M&G introduces its newly established Health Journalism Centre (HJC). Read about the HJC and meet the team.
The Mail & Guardian Health Journalism Centre was established in January 2013 and seeks to improve reporting on health and social issues in Africa. The centre is co-funded by the M&G and German Agency for International Cooperation, GIZ.
The influence that the news media wields in the health sector is substantial and it bears considerable responsibility. Sensationalist and misleading reporting on health and social issues can fuel fear and misconceptions and promote discrimination. Accurate and compelling stories, on the other hand, can break down prejudices and give people access to prevention, treatment and care information that can save their lives.
The centre's staff aims to promote the principles of accurate and clear reporting while simultaneously humanising health issues through including relevant case studies in media coverage.
The centre provides and co-ordinates extensive online and print health coverage for the M&G. In addition to this, it offers three month health journalism fellowships to South African and Southern African Development Community journalists. During these fellowships reporters receive hands-on mentoring in the production of health stories and are offered the opportunity to publish their work in the M&G. Fellowship arrangements are flexible, and often include coverage for fellows' home publications.
The centre also organises public discussion forums and trainings on health-related issues for South African journalists. For more information, please contact Mia Malan on [email protected]
Meet the team
Mia Malan – Editor/Director
Mia Malan is the founding director of the Mail & Guardian Health Journalism Centre in Johannesburg, South Africa. She also serves as the M&G's health editor. Prior to this she was a health journalism lecturer at the Department of Journalism and Media Studies at Rhodes University in Grahamstown.
From January 2009 – April 2011, Mia was a Knight Health Journalism Fellow in South Africa during which she trained and mentored reporters from the country's largest community television station, SOWETO TV, to establish a weekly health programme. The television programme has been running for four years and has since also managed to attract significant advertising.
From 2003–2006 Mia established the first health journalism programme of the international media development organisation, Internews Network, in Kenya. In middle 2006 she moved to the Internews head office in Washington, DC to become its Senior Health Journalism Advisor. During this period she helped to implement the training curricula that she developed in Kenya in several other countries, including Nigeria, Ethiopia, India, Haiti and Thailand. Mia has also worked as a consultant health journalism trainer in Iran, Namibia and the Czech Republic.
Mia has edited two HIV journalism media training manuals and has published on HIV and the media in the Brown Journal of World Affairs and the Georgetown Journal of International Affairs. She has also widely presented at international conferences on this subject and has published several book chapters on health journalism.
Mia has reported regularly on health issues for South African media houses, including the South African Broadcasting Corporation (SABC) and the Mail & Guardian for the past fifteen years. During this period she won numerous awards for her work, including the CNN Radio Journalist of the Year, the Henry. J. Kaiser Foundation's Award for Excellence in Health Journalism, the US/SA Health Journalism Award for TV Reporting and a Standard Bank Sikuvile Print Award in 2012. She was named a Reuters Foundation Medical Journalism Fellow at Oxford University in 2001.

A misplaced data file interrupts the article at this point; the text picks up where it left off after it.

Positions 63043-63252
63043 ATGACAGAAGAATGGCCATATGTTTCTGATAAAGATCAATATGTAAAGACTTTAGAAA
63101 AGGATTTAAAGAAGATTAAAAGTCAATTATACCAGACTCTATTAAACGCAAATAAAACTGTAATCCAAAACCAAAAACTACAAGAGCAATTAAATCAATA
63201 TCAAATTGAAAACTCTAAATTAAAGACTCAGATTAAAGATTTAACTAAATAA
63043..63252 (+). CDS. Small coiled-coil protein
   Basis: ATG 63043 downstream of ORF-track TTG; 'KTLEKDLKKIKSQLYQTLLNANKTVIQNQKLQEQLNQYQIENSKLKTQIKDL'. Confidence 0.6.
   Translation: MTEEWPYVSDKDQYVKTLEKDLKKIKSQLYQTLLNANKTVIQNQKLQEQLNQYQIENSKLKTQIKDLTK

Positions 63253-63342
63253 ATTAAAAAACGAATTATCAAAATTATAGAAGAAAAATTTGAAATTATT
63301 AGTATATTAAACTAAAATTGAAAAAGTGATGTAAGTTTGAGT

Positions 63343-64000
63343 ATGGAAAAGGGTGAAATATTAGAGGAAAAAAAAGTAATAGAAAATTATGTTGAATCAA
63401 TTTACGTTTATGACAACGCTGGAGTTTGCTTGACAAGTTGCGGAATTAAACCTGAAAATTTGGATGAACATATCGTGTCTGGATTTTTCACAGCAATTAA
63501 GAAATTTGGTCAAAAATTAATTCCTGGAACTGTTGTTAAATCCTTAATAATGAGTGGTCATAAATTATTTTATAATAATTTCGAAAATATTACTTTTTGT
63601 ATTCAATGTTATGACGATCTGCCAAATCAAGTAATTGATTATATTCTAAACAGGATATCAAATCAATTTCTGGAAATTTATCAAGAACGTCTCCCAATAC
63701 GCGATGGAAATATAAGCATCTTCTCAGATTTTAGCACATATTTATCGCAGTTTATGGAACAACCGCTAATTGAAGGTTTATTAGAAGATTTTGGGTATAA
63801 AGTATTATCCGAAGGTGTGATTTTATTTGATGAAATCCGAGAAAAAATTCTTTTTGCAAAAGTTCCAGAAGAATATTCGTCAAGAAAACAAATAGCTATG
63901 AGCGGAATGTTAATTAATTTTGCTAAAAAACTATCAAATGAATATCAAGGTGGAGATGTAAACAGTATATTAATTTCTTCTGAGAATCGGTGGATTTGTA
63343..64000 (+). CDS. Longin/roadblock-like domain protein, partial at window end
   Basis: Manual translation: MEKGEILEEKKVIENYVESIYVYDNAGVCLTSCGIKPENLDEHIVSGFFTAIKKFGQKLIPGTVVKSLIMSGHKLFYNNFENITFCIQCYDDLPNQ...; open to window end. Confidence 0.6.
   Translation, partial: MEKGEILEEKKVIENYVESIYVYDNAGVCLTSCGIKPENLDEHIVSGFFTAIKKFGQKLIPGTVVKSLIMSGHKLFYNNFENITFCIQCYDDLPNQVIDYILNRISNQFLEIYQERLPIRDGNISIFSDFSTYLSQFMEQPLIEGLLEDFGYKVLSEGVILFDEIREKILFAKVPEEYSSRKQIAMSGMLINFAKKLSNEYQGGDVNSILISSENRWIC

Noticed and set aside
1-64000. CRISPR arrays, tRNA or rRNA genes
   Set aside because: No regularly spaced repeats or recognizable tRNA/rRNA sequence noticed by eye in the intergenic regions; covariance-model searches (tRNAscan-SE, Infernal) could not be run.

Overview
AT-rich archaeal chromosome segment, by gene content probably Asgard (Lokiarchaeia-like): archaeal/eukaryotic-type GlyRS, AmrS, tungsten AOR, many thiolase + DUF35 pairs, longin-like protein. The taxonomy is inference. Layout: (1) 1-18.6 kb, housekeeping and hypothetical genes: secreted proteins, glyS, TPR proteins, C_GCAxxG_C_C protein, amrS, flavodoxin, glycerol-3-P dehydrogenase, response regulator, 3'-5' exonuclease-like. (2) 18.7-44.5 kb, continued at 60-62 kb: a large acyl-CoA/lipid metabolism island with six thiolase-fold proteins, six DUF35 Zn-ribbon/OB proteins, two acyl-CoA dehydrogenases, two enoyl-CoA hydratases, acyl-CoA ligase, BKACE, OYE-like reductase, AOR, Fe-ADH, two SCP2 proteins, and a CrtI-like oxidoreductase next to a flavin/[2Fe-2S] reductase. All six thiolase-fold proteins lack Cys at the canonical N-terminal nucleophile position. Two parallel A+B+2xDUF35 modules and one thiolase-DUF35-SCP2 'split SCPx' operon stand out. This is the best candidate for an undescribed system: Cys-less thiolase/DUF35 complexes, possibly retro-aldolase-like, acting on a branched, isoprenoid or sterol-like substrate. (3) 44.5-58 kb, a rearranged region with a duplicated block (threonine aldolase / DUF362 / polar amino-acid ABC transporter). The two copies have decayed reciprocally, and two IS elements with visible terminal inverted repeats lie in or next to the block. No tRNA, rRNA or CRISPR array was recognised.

Mia has a Master's Degree in Science Journalism from the University of Stellenbosch.
Amy Green – Reporter
Amy Green is a health reporter at the Mail & Guardian and obtained an honours degree in health journalism from Rhodes University in 2011.
Prior to joining the M&G she investigated the abuse of the attention deficit disorder drug, Ritalin, among university students – an expose that was published on the ebook website Mampoer Shorts. Amy has also written for publications such as Grocott's Mail, The Springs Advertiser, Ezempilo Health Matters and Health Workers for Change.
Ina Skosana – Reporter
Ina Skosana is a health reporter at the Mail & Guardian. She obtained an BA Journalism at the University of Pretoria in 2010 where she was the political reporter for the campus edition of the Afrikaans Daily Beeld.
Prior to joining the M&G, she was the health reporter at The New Age. In 2011 Ina was selected as one of ten South African journalists to take up an International Women's Health Foundation HIV journalism fellowship. During this period she produced several investigative HIV articles.
Mara Kardas-Nelson – fellow
Mara Kardas-Nelson is hosted at the M & G Health Journalism Centre as part of a year-long project funded by OSF. Throughout 2013, she will be working on a series of stories considering access to health care within Southern Africa. Work will be focused on South Africa, but will also include a regional aspect, with travel planned in Mozambique, Zimbabwe, Uganda, and Ethiopia.
Prior to working on the project, Mara worked with MSF/Doctor's Without Borders Access Campaign, where she focused on intellectual property-related issues. She also worked with the Treatment Action Campaign in a variety of capacities, including as the assistant editor of Equal Treatment, the magazine of TAC.
Mara has contributed to the Mail & Guardian since 2009. Her work has been featured in African, European, and North American publications. She is based in Cape Town.